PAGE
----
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Everyday plainly thousands of people record entries in diverse forums asking for tips to purchase a basic acoustic guitar to begin with and they are provided with a load of hopeless suggestions. I have undergone the pain of reading all of those for a bit of no good. The opinions voiced in the sites of sellers on the other hand are completely prejudiced. They appear to say that every model they sell sound incredibly beautiful and are worth the price which is fantastically stupid. After all the bewilderment I got myself a black reasonably priced acoustic guitar which is fine and it as anticipated has a few petite flaws. I thought it's an excellent idea to write on things one has to look for in a guitar. First, you narrow down the choices based on your budget. I recommend that you do not go for the cheapest segments that entirely consist of local brands some of which are not that good. A good learner model might cost you something from 75$ to 150$. If you want to keep it under 100$ you have a choice to pick from a few decent local brands and a few China makes which isn't a dreadful option at all. In that range there are decent ones to pick. The class of timber determines the sound quality. So go for mahogany or at least rosewood depending on your finances. Don't get tempted to buy low-priced semi-acoustic guitars that come with pick-ups. That money would better be invested in a straightforward high-quality acoustic guitar. Don't for Pete's sake walk into a store, strike the instrument a few times and buy the loudest or what you think sounds best. Because all the guitars out there might be tuned differently and superior ones might not sound good because the strings are aged. See for good build. A typical acoustic guitar mostly has an absolutely flat body construction. I'd definitely prefer a standard shape with a circular sound hole. Some fancy looking ones might not sound good at all. Inside the body there must to two strips of wood forming a sort of X' shape and the sealing has to be perfect. Also the fret board has to be perfectly parallel to the strings and there has to be a steady gap between the strings and the board. If there is a bow the gap would be more which makes playing difficult on higher frets. Also the bridge construction must be simple for easier change of strings. Check if the strings are aligned properly to get good tuning stability. For playing chords you need to have a narrow neck steel string guitar, and narrow neck makes it easier to play. The frets are metallic strips glued onto the board and they have to be smooth and of adequate thickness. Try holding a chord shape and slide your hands along the board and see if it's smooth and unobstructed. Get a tuner from someone and tune the guitar to standard E-A-D-G-B-e (for 0.11 gauge strings) or Eb-Ab-Db-Gb-Bd-eb (for 0.12) and see if it's not too tight to play. Mostly it'd be fine for all guitar dimensions are standard. You have to get the same note in open string and twelfth fret if the fret dimensions are correct. Play individual notes and see how long a note sounds. Finally after all these tests try and play whatever you can and go for a guitar that sounds pleasant and warm. It must not be very sharp or muffled. If you have a friend who can play guitar take him along. On paper many guitars are pretty close in competition. Don't worry too much if you find it still difficult to choose. Just pick the one you think you will look good with. The color can be anything but there's nothing to beat the traditional wooden colors or black. I would suggest dark wood, black, vine red or brown for men and black, light wood or blue for the tender gender. Once you buy one, it the best thing in the world because it's yours. All the very best!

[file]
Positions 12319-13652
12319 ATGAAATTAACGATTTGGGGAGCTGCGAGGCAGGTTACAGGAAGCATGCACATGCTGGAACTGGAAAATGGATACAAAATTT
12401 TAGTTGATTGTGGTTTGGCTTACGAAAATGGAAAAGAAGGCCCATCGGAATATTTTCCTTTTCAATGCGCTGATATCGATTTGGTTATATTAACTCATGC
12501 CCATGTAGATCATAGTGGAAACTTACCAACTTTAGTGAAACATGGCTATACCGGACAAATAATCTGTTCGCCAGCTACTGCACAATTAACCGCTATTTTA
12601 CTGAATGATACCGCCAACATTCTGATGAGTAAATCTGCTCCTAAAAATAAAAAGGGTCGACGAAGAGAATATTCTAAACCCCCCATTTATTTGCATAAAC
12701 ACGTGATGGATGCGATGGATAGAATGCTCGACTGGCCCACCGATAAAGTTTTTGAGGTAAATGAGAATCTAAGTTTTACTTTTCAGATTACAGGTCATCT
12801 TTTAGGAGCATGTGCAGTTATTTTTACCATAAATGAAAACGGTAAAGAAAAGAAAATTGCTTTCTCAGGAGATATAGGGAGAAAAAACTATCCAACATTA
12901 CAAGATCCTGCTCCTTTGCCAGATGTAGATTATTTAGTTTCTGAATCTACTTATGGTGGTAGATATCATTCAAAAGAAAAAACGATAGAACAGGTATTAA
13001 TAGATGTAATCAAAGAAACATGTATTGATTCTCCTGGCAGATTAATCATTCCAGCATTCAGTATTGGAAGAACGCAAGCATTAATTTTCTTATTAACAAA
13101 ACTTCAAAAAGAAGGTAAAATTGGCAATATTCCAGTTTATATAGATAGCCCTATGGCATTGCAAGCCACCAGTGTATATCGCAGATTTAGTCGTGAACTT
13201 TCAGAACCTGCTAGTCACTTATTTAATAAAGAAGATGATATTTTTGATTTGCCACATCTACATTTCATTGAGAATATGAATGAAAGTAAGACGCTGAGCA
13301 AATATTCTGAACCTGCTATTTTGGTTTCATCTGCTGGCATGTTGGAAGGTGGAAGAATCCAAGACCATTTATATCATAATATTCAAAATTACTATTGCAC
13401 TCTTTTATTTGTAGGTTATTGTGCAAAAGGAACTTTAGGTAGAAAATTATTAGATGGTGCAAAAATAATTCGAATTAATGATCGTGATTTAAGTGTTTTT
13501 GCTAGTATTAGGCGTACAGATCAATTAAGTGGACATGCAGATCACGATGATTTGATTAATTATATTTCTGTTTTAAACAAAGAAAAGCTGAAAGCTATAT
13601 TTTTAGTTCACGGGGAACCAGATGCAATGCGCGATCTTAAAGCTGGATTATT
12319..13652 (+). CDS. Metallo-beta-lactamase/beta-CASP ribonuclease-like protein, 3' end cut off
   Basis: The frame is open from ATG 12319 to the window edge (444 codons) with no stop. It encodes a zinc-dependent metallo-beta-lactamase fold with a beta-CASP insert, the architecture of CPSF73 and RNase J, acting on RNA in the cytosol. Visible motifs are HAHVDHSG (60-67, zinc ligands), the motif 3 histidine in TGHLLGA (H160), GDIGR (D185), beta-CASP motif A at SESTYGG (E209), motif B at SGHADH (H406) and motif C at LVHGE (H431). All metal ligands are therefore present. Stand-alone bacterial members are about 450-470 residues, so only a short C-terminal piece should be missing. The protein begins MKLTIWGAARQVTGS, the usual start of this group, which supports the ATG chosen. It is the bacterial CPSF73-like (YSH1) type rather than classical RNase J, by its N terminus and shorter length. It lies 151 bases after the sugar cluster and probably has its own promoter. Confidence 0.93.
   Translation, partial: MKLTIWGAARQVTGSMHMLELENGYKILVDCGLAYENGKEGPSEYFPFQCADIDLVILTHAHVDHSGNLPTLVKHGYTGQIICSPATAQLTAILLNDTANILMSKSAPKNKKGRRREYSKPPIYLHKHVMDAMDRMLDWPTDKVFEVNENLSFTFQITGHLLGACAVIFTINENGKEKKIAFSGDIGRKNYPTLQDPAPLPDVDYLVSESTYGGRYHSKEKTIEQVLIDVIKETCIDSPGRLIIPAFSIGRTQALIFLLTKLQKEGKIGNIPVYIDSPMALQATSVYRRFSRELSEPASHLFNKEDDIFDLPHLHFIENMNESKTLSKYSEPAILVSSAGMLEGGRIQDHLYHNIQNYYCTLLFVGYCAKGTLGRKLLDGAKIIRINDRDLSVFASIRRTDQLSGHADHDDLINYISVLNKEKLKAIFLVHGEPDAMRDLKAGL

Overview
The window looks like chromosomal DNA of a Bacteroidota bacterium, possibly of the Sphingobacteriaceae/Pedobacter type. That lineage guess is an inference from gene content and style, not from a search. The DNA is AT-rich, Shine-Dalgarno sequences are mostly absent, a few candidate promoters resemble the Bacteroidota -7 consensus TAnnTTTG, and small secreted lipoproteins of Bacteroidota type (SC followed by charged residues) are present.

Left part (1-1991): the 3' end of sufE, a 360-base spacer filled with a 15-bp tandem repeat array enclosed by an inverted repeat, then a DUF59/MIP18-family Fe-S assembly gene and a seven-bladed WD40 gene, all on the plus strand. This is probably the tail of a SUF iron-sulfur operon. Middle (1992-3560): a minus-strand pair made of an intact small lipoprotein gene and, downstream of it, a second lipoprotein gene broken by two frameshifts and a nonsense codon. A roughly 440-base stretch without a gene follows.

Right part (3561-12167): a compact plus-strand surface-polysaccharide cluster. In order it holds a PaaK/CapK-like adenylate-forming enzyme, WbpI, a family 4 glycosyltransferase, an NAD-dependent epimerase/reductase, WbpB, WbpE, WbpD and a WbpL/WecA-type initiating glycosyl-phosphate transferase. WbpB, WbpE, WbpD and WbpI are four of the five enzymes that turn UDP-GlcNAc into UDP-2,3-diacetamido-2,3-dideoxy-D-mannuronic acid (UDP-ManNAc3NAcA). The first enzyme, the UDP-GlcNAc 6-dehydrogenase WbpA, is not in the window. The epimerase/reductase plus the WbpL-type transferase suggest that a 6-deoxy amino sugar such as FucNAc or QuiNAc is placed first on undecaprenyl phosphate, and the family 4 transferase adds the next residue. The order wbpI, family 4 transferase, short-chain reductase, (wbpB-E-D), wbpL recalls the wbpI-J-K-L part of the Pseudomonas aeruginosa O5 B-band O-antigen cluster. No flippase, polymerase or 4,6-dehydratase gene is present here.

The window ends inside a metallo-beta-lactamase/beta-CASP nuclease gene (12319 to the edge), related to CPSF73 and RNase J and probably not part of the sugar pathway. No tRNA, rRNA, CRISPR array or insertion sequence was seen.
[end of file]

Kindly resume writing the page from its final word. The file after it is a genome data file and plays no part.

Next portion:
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    jean_genie